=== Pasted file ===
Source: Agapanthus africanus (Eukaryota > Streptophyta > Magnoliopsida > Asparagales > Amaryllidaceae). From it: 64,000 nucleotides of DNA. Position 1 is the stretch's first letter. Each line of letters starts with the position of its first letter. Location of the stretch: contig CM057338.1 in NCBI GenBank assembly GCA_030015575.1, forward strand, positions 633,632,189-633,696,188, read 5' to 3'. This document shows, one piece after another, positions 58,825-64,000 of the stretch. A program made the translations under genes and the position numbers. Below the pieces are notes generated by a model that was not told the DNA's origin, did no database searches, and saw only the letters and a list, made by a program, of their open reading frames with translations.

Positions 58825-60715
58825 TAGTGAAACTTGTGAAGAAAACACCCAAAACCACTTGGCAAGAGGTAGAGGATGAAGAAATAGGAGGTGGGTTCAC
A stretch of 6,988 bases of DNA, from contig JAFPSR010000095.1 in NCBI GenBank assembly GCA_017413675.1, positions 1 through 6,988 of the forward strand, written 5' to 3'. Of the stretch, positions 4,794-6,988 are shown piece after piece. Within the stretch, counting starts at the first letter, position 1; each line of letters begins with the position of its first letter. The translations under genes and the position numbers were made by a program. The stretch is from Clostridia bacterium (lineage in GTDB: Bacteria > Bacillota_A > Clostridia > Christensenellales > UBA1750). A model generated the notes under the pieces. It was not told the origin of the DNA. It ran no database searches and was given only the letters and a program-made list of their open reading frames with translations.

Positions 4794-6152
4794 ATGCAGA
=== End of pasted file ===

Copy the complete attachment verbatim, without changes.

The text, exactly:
Source: Agapanthus africanus (Eukaryota > Streptophyta > Magnoliopsida > Asparagales > Amaryllidaceae). From it: 64,000 nucleotides of DNA. Position 1 is the stretch's first letter. Each line of letters starts with the position of its first letter. Location of the stretch: contig CM057338.1 in NCBI GenBank assembly GCA_030015575.1, forward strand, positions 633,632,189-633,696,188, read 5' to 3'. This document shows, one piece after another, positions 58,825-64,000 of the stretch. A program made the translations under genes and the position numbers. Below the pieces are notes generated by a model that was not told the DNA's origin, did no database searches, and saw only the letters and a list, made by a program, of their open reading frames with translations.

Positions 58825-60715
58825 TAGTGAAACTTGTGAAGAAAACACCCAAAACCACTTGGCAAGAGGTAGAGGATGAAGAAATAGGAGGTGGGTTCAC
A stretch of 6,988 bases of DNA, from contig JAFPSR010000095.1 in NCBI GenBank assembly GCA_017413675.1, positions 1 through 6,988 of the forward strand, written 5' to 3'. Of the stretch, positions 4,794-6,988 are shown piece after piece. Within the stretch, counting starts at the first letter, position 1; each line of letters begins with the position of its first letter. The translations under genes and the position numbers were made by a program. The stretch is from Clostridia bacterium (lineage in GTDB: Bacteria > Bacillota_A > Clostridia > Christensenellales > UBA1750). A model generated the notes under the pieces. It was not told the origin of the DNA. It ran no database searches and was given only the letters and a program-made list of their open reading frames with translations.

Positions 4794-6152
4794 ATGCAGA